Pneumothorax is an accumulation of air in the pleural cavity, often as the result of a blunt trauma causing a partial collapse of the lung. While a pneumothorax is easily treatable, it can become life threatening if not detected at an early stage. Current methods for diagnosing pneumothorax (chest x-ray, chest CT scan) are not possible for emergency squads or battlefield medics and not practical for long-term monitoring of critical care patients. It is especially important for first responders to properly diagnose and treat a pneumothorax when an airlift evacuation is considered, as the reduced pressures could result in an expansion of the pneumothorax and death. A portable handheld pneumothorax detector that is inexpensive, accurate, and non-invasive therefore would be a great benefit. Working with Lawrence Livermore National Labs, BIOMEC has developed prototype pneumothorax detection devices based on patented Micropower Impulse Radar (MIR) technology. This device emits very low power radio frequency impulses of a very high frequency and broad spectrum (1-4 GHz). The resultant echoes are collected by extremely high-speed circuitry and analyzed by a proprietary software algorithm. Funded in part by the Phase I and Phase II NIH SBIR program, we have demonstrated the ability of these devices to accurately detect the presence or absence of a suspected pneumothorax in over 40 patients at two metro-Detroit hospital emergency departments. While originally based on a laptop computer for data collection and analysis, BIOMEC is currently in the process of miniaturizing the electronics and completely interfacing the device with a handheld PDA. The next steps in commercialization of this device are to complete the miniaturization and integration with the PDA, complete the clinical study, and apply to the FDA for 510(k) clearance to market. In parallel to these efforts, BIOMEC will apply for additional patent coverage, begin manufacturing scale-up, and identify the appropriate market channels. The markets for this device include both the civilian emergency response teams (EMTs and ER staff) as well as military battlefield medics. Longer-term markets include continuous monitoring for pneumothorax, for example in an intensive care unit after cardiac surgery. BIOMEC has had significant discussions with physicians and support staff in both the civilian and military markets and received extremely positive feedback regarding the value and need for this device. A full time business development person is now required to develop these channels to support the commercialization of this device into these markets. A handheld inexpensive pneumothorax detector will be commercially attractive to emergency medical personnel and trauma clinicians along with battlefield medics. Also, it would be useful for patient monitoring in a cardio-thoracic ICU or critical care units. The combined market for these applications is quite large. With further development, the device may be able to detect other trauma conditions, such as hematoma and hemorrhagic stroke.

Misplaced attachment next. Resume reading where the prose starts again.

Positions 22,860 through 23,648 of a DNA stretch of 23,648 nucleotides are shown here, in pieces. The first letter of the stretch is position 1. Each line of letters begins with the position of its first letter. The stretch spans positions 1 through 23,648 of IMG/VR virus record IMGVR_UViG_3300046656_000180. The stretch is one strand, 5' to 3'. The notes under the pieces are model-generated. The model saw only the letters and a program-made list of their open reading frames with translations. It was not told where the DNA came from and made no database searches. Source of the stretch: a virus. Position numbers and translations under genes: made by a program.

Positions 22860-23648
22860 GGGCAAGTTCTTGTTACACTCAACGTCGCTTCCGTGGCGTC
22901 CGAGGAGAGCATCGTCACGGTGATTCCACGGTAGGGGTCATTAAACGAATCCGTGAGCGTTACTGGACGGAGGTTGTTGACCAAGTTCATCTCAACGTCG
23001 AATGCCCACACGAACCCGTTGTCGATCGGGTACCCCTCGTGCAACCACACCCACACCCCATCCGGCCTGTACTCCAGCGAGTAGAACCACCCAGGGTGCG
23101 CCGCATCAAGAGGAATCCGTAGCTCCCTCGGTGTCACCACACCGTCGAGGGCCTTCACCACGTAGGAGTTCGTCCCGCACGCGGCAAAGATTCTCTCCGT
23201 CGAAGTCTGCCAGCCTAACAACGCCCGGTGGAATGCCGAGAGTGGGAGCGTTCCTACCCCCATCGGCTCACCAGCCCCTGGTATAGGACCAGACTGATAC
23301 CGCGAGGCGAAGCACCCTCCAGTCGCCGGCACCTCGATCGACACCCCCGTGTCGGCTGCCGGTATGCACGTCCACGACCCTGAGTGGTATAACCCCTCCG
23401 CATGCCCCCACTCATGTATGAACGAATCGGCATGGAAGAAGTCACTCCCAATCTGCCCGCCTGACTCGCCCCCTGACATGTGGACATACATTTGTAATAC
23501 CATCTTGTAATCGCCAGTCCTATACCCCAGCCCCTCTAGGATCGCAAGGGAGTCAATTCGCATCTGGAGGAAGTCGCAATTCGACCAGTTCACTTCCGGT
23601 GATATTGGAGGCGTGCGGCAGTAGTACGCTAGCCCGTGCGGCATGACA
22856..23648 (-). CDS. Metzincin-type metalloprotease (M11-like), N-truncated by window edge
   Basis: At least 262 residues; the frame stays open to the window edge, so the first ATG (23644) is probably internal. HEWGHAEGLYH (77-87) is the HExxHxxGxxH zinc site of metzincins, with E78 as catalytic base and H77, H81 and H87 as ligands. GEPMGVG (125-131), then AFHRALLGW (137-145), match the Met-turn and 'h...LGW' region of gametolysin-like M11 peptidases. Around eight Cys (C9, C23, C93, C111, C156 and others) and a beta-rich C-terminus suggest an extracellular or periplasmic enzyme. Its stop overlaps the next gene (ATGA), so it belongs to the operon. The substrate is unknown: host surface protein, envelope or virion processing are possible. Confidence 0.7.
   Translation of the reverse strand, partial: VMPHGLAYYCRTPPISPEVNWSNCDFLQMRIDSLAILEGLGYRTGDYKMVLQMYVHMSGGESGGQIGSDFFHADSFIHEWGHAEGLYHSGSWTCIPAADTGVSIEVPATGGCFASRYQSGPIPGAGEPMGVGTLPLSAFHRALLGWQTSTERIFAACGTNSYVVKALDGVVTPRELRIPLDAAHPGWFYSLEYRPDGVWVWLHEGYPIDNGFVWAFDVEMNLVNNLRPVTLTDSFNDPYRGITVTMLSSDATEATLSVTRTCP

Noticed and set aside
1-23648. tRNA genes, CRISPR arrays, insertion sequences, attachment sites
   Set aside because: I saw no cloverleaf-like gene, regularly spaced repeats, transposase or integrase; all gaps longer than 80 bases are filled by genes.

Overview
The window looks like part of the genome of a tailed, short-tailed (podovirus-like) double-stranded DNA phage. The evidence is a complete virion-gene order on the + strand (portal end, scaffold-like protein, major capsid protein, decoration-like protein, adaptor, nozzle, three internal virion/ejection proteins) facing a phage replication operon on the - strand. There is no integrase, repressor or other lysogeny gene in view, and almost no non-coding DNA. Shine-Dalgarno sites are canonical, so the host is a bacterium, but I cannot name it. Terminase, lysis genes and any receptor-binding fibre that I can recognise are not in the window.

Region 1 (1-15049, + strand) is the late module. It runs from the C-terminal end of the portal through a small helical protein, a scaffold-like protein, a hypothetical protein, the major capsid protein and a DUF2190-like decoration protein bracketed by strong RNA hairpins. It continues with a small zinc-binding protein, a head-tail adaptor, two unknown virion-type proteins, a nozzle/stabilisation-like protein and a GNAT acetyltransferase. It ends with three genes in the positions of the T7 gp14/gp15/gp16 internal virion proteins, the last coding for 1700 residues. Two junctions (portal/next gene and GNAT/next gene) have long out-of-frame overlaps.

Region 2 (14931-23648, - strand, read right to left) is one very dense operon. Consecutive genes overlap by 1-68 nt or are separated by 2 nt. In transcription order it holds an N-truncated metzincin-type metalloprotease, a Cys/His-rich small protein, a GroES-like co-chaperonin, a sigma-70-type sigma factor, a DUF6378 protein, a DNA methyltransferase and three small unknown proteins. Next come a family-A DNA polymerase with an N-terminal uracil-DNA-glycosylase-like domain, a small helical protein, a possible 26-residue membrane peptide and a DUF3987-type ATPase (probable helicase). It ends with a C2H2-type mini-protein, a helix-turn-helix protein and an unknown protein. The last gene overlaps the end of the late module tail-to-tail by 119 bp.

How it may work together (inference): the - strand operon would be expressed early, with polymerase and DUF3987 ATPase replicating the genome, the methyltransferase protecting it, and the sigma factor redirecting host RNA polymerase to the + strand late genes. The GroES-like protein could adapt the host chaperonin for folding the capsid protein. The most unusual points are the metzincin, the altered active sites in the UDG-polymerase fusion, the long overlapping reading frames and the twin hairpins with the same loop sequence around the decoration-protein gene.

National Institute of Health (NIH)
National Heart, Lung, and Blood Institute (NHLBI)
Small Business Innovation Research Grants (SBIR) - Phase II (R44)
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Special Emphasis Panel (ZRG1-RES-A (10))
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Harabin, Andrea L
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Electrosonics Medical Inc.
United States
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